Cambus, near Alloa, Clackmannanshire
Alloa's main industries, according to the first Statistical Account of Scotland, published in 1793, were brewing, distilling, glass-making and textiles. They are the same today. The availability of coal for their furnaces, water for processes and power, and a harbour for cheap transport, encouraged the town's early industrial growth. More particularly, the fertile lands of the Carse of Forth and part of Clackmannan supplied the brewers and distillers with their raw material, barley. Much barley was also imported in sloops and other boats through Alloa Harbour and the wharf at the village of Cambus, where by 1815 there was a brewery, mills, and "a large distillery".
Cambus Distillery is said to have been founded in 1806 by John Moubray. The title to the ground, adjoining the River Devon, and formerly occupied by a mill, was acquired in 1823. The distillery produced Lowland malt whisky in pot stills until about 1836, when John Moubray converted it to grain whisky production. His successor, James Moubray, combined distilling with dealing in cattle, of which 450 head were kept at Cambus, growing fat on cereal residues from the process. Robert Moubray carried on the business after his father became financially embarrassed in 1843. He installed new distilling apparatus, "similar to Coffey's", under a licence of 11 March 1851, and greatly increased the scale of operations.
Robert Moubray was one of six firms which combined to form The Distillers Company Limited in 1877. The new owners bought Cambus Old Brewery in 1882 to increase the distillery's malting capacity. Four years later, a visitor wrote that the buildings covered eight acres (3.24 hectares) "everywhere intersected by the railway, with sidings to all the principal warehouses". Most of the supply of grain came in by rail, and the balance by horse and cart from the wharf on the River Forth. The machinery was driven mainly by steam power, supplemented by "a huge water wheel" fed by a lade from the River Devon. The engine house contained "four handsome engines with a combined horse power of 105", and six boilers. There were two stillhouses, each containing a Coffey still. A new stillhouse was being built, four storeys high. Service units comprised "coppersmiths', engineers' and carpenters' shops, a good cooperage, stables for five horses and cart sheds".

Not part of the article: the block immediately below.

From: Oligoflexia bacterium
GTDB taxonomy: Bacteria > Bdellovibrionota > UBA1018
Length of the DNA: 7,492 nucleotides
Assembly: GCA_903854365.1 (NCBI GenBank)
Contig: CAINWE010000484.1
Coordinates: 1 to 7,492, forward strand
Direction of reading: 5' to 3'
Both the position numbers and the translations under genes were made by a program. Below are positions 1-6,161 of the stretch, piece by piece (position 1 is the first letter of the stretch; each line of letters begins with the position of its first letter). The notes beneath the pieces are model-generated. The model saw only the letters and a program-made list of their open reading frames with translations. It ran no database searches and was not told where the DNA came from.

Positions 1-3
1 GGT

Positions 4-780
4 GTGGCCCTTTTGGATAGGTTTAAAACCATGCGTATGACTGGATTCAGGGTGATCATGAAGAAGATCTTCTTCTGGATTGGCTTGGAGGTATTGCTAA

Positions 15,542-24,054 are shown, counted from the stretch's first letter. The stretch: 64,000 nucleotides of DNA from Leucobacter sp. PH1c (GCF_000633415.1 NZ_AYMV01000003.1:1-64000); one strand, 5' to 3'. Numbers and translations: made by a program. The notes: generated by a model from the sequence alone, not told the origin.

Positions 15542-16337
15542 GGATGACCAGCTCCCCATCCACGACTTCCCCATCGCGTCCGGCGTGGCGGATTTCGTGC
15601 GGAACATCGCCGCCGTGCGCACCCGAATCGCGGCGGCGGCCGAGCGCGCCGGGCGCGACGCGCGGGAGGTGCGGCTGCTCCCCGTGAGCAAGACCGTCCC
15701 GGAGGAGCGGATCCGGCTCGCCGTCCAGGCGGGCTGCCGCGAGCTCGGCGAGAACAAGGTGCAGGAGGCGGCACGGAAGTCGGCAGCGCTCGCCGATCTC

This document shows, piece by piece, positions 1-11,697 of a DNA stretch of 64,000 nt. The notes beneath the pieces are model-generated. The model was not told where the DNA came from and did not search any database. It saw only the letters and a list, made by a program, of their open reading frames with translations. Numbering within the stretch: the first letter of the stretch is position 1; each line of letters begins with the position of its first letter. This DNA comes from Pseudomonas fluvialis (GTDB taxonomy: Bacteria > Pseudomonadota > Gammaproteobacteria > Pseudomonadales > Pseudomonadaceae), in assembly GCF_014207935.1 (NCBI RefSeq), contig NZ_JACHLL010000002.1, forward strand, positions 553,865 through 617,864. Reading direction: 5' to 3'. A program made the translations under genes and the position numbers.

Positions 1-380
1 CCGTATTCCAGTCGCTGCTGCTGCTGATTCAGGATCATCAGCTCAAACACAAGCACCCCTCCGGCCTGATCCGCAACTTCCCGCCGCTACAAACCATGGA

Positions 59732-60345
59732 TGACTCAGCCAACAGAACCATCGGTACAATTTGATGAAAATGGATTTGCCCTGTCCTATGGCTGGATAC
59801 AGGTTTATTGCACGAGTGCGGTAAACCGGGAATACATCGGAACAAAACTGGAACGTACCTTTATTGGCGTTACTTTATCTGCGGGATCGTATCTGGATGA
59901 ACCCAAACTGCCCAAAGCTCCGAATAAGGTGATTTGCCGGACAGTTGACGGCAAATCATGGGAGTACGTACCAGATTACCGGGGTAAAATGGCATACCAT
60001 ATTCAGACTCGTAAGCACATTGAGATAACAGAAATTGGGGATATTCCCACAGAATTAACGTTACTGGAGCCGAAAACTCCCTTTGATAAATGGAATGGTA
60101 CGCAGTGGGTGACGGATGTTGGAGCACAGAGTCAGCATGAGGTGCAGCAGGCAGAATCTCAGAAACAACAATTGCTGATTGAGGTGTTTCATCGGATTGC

These scenes would have been familiar to a young man who joined the excise service in 1886 and worked briefly at Cambus: Philip Snowden. As Chancellor of the Exchequer in the first Labour Government, he became, as he wrote in his autobiography, "the political head of the State Department in which I had served for a time in the humblest position".
Early in the morning of 24 September 1914 fire broke out in the grain store and maltings. Workmen on the night shift made a vigorous attempt to put out the flames, but failed, and the Alloa and Stirling fire brigades were called out. The grain stores, mills, maltings, kilns, grain conveyors, stable and "motor house" were entirely destroyed; and because the flames were fanned by a strong south-west wind, there were fears that the bonded warehouses might be engulfed. This ultimate disaster was not realised; but the distillery had to close. It did not reopen for twenty-four years.
After the end of the Great War, Cambus was used as a bonded warehouse and as a maltings for Carsebridge Distillery. Demand for Scotch whisky revived strongly in 1936, largely as a result of